May 30, 2002


YOU ARE SPYING: Matt Drudge billed this Washington Post article as a civil liberties nightmare: "Department of Precrime: Government will ease limits on domestic spying."

Really? The new policy allows agents to search public places, which you'd think they could do anyway. In implying that churches, synagogues and mosques are public may it be setting a worrying precedent. Given how likely it is that terrorist plotting could be going on inside mosques, though, it seems like a it would simply be good enough to plan on re-evaluating the FBI's treatment of relgious sanctuaries somewhere down the road (in five years, say). But this is the real shocking part-- not because of what the new policy is, but what the old policy was:

The new rules will allow agents to surf the Internet for Web sites that might give hints to terrorist activity, according to the description. The new guidelines will allow investigators to seek out and "identify sites and forums in which bomb-making instructions, preparations for cyberterrorism, child pornography, and stolen credit card information are openly traded and disseminated."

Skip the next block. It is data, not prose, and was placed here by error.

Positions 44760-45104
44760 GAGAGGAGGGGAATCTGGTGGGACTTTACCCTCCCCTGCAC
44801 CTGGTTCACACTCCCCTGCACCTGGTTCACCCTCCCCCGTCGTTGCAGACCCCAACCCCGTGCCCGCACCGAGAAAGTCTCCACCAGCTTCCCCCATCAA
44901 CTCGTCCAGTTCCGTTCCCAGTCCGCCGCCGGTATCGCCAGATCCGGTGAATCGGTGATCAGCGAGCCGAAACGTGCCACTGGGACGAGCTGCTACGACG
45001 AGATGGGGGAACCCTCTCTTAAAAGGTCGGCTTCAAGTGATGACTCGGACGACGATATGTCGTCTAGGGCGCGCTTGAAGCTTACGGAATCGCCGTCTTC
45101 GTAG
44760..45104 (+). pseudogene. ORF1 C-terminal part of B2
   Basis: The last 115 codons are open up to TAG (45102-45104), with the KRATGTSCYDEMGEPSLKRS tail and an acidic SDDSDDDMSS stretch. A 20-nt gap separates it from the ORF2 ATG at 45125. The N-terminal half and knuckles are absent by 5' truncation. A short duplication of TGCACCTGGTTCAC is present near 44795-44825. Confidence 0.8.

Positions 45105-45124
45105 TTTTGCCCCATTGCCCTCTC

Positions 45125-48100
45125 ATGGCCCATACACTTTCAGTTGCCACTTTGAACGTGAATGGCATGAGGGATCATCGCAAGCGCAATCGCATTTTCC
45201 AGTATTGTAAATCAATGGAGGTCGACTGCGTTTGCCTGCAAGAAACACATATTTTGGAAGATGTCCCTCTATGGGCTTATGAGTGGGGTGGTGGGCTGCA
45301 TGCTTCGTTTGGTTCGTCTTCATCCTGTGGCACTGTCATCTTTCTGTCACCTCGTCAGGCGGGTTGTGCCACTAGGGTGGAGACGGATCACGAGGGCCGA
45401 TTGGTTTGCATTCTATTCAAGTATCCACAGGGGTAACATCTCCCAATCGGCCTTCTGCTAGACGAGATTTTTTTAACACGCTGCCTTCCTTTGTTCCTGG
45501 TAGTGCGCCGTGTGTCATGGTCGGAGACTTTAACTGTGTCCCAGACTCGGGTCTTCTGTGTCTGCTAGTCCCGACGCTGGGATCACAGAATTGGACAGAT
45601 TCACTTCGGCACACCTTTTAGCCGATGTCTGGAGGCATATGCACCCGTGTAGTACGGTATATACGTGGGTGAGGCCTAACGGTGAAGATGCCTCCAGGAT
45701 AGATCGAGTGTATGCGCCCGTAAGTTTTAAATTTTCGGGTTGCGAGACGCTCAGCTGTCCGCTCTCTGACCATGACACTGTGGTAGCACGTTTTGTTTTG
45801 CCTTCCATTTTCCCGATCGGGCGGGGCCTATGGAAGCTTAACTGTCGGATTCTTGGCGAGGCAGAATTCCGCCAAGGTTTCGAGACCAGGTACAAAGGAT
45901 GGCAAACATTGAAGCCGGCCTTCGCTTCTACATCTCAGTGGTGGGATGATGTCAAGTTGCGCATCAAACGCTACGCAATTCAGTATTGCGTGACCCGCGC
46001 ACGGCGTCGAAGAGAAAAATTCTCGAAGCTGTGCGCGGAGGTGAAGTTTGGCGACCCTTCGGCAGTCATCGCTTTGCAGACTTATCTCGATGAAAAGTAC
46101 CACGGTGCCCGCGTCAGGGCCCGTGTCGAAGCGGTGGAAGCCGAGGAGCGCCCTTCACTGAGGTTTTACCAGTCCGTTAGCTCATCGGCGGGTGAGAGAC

Under the existing policy, agents could pursue online searches only when they could characterize them as checking leads or otherwise furthering an ongoing investigation.

"Pure surfing or searching for the purpose of initially developing leads was not allowed, even in relation to publicly available information that anyone else is free to access and observe," according to the new policy statement.

Agents will also be permitted to do topical research not directly related to a specific crime under the new guidelines, such as research on a biological agent.

Read that again. Until today, FBI agents were mostly not allowed to surf the Internet. This is like having a local cop not being allowed to patrol a neighborhood without getting a 911 call. We're not talking about private emails-- the Orwellian "Carnivore" system, which is supposed to do that, is constitutionally questionable and technically haywire (its glitches apparantly sent agents the emails of innocent people and not terrorists). We're talking about the Internet in general-- by the definition in Drudge's breathless headline, you are right now "spying" on me by reading my publicly posted thoughts.

Civil liberties are vitally important-- and crying wolf about imaginary threats does a major disservice to their protection.

Posted by John Tabin at May 30, 2002 10:53 AM